A portfolio company is a company (public or private) that a venture capital firm, buyout firm, or holding company owns equity. In other words, companies that private equity firms hold an interest in are considered portfolio companies. Investing in a portfolio company aims to increase its value and earn a return on investment through a sale.
Companies that private equity firms hold an interest in are considered portfolio companies.
A financial sponsor and investors are required to create a private equity fund that invests in companies.
Common approaches to investing in a portfolio company include leveraged buyout, venture capital, and growth capital.
The Private Equity Structure
The private equity structure can be summarized in the simple graphic below:
Creating a private equity fund, which invests in companies, requires two different parties: (1) a financial sponsor, and (2) investors.
1. Financial Sponsor
The financial sponsor is generally called the general partner. The financial sponsor manages the private equity fund and receives management fees and carried interest as compensation. Management fees are fees tied to the capital raised, while carried interest is a share of the fund’s profits.
The investors provide the capital required for the fund to invest in companies. Investors include high net worth individuals, family offices, endowments, insurance companies, pension funds, foundations, funds-of-funds, sovereign wealth funds, etc. Investors generate a return from their investment through the private equity fund selling portfolio companies at a higher price than the initial investment cost.
Approaches to Investing in Portfolio Companies
There are numerous methods of investing in a portfolio company. Below, we outline three common methods.
1. Leveraged Buyout (LBO)
A leveraged buyout (LBO) is extremely common in private equity transactions. An LBO involves using primarily debt (hence “leveraged” buyout) and a small equity injection to finance the company’s buyout. The debt is typically raised through using the portfolio company’s assets as security.
2. Venture Capital
Venture capital refers to the provision of capital by private equity funds to start-up companies that require early-stage funding in exchange for an equity stake.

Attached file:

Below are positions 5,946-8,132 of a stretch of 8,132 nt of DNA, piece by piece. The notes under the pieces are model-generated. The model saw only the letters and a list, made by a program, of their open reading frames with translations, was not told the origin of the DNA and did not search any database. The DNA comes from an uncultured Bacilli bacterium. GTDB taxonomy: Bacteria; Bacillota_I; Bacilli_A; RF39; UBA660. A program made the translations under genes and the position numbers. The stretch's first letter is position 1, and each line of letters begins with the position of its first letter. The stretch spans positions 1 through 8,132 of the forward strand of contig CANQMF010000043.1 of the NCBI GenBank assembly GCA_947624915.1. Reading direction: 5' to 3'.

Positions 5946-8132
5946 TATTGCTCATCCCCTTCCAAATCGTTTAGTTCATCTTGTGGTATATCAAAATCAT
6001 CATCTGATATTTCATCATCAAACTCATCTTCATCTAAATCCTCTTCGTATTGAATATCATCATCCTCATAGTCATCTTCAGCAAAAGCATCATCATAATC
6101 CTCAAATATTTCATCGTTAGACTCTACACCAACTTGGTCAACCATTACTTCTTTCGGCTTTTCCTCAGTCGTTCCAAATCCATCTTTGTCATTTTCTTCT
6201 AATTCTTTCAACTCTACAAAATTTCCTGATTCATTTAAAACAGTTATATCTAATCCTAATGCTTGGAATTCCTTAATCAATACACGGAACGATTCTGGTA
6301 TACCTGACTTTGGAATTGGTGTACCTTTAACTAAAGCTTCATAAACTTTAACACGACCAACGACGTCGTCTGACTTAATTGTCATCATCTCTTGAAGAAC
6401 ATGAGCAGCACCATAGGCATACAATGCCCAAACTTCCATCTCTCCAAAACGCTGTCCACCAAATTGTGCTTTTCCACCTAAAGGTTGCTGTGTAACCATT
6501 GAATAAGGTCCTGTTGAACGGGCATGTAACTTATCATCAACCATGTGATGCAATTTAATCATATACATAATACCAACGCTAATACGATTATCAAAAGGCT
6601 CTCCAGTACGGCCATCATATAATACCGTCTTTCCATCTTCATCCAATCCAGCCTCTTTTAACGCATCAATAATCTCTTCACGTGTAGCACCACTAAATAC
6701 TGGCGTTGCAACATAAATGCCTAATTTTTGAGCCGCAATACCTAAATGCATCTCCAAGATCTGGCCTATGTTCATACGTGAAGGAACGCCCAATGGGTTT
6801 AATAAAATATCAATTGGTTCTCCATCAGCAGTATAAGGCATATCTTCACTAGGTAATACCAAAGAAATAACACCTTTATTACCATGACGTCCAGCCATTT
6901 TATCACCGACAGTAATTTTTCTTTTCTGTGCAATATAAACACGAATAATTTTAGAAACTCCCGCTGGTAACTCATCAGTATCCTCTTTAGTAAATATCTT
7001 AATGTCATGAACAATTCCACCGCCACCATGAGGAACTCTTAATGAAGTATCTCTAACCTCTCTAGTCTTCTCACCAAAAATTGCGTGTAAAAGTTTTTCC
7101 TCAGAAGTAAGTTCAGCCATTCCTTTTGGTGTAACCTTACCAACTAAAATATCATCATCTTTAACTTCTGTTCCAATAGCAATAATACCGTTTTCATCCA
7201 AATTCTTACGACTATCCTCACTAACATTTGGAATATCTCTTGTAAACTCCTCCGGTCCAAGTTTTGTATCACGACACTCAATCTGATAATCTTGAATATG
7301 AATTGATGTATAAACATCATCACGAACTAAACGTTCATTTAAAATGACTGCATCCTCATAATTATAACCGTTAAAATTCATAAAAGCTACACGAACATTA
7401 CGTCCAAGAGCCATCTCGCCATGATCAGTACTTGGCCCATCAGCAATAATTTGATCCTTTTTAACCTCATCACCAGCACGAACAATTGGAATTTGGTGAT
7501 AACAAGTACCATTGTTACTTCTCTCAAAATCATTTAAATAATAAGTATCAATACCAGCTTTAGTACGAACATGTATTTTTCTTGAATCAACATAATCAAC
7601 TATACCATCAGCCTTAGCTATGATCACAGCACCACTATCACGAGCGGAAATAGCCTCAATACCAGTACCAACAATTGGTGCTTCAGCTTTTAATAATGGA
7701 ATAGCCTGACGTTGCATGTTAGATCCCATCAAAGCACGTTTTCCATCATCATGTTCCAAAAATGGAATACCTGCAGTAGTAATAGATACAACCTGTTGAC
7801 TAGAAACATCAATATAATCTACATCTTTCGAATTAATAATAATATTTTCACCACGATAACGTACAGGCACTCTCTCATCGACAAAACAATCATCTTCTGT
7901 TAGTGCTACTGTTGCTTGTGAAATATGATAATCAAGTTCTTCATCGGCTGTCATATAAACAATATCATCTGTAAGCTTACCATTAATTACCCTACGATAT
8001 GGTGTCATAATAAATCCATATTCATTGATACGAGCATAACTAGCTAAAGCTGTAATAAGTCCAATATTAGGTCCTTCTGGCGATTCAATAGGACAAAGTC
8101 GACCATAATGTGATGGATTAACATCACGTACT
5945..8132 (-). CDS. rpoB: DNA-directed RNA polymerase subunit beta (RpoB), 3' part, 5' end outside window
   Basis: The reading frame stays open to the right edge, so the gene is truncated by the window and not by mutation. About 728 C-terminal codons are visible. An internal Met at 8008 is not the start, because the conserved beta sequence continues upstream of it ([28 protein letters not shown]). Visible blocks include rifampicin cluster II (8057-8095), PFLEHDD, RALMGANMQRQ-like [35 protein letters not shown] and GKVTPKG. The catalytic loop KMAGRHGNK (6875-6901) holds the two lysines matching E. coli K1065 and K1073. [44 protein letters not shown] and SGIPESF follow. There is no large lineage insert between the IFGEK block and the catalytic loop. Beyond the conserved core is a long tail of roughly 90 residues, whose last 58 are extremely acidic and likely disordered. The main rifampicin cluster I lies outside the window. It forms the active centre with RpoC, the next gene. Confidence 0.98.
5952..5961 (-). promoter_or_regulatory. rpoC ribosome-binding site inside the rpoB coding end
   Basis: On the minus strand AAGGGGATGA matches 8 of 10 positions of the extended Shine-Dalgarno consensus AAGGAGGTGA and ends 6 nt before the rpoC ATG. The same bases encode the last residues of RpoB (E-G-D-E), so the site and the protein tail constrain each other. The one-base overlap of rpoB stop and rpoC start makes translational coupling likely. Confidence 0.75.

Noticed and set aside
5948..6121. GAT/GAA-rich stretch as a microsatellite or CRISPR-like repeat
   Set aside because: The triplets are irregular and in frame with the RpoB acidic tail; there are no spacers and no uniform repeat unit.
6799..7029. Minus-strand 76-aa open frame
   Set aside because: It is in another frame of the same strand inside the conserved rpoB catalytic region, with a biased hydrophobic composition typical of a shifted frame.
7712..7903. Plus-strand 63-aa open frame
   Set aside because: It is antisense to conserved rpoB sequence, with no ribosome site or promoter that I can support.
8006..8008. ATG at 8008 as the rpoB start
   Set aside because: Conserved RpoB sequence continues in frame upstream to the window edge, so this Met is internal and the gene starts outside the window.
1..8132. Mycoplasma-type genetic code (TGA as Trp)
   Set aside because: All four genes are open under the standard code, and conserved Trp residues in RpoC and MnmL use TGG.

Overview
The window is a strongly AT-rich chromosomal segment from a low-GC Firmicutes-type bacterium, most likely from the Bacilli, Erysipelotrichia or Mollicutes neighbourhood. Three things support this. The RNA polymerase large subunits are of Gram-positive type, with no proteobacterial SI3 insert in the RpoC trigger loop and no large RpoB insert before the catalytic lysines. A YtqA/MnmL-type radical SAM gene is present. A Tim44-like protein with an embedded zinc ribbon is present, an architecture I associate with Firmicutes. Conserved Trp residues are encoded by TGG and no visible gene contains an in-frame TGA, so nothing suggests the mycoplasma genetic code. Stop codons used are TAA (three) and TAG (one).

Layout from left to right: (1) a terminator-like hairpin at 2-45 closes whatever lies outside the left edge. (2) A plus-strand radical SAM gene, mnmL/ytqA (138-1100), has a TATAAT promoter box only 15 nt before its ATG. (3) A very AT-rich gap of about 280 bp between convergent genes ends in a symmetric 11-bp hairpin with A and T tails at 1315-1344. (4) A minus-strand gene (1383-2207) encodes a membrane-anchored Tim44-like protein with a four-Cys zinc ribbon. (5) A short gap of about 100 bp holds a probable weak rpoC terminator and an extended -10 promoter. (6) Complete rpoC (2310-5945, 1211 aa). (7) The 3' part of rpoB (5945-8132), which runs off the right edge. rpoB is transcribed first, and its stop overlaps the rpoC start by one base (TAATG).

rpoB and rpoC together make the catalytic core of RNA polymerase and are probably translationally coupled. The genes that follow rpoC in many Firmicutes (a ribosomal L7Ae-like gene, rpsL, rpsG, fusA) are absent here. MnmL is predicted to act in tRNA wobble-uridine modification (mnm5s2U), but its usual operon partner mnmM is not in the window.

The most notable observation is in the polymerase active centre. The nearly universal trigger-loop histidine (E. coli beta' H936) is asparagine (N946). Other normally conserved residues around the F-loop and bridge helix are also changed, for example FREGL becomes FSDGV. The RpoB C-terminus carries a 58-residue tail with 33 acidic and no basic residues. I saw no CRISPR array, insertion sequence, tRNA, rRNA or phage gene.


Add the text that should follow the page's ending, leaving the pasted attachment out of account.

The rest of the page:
3. Growth Capital
Growth capital refers to providing capital to established businesses to help expand business operations. The capital can be used to help a business develop a new product, restructure operations, finance an acquisition, or expand into new markets.
Common Types of Exits for Portfolio Companies
Investors in private equity funds generate a return through portfolio companies’ exit in the private equity fund. Private equity firms typically acquire companies for a specific period (usually five to seven years), with the end goal of exiting the investment through a sale above the initial investment price. Common exit strategies include the following:
1. Initial Public Offering (IPO)
An initial public offering of a portfolio company generally provides one of the highest valuations, compared to other exits, provided that public market conditions are stable and that there is strong demand. A key disadvantage with an IPO exit is the high transaction costs and potential restrictions placed on existing investors, such as a lock-up period requirement.
2. Strategic Sale
A strategic sale, also called a trade sale, is the sale of a portfolio company to a strategic buyer that can realize material synergies or achieve a strategic fit through the acquisition. Strategic buyers often pay a premium for the portfolio company due to the preceding sentence’s reasons.
3. Secondary Buyout
A secondary buyout is the sale of a portfolio company to another private equity firm. There may be many reasons to engage in a secondary buyout, such as the desire to get rid of the portfolio company or the portfolio company’s management wanting to find another private equity firm to operate with.
Prominent private equity firms in Canada include ONEX Partners and Novacap Investments, to name a few. The portfolio companies of ONEX Partners and Novacap Investments can be found here and here, respectively.
Thank you for reading CFI’s guide to Portfolio Company. To keep learning and advancing your career, the following resources will be helpful: